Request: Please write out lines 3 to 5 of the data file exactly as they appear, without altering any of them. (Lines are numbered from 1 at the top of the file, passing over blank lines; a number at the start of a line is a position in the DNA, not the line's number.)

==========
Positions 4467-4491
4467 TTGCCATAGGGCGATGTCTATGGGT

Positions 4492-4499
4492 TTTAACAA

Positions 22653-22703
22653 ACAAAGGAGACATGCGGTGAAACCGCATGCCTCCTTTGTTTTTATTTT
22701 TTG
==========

Positions 4492-4499
4492 TTTAACAA

Positions 22653-22703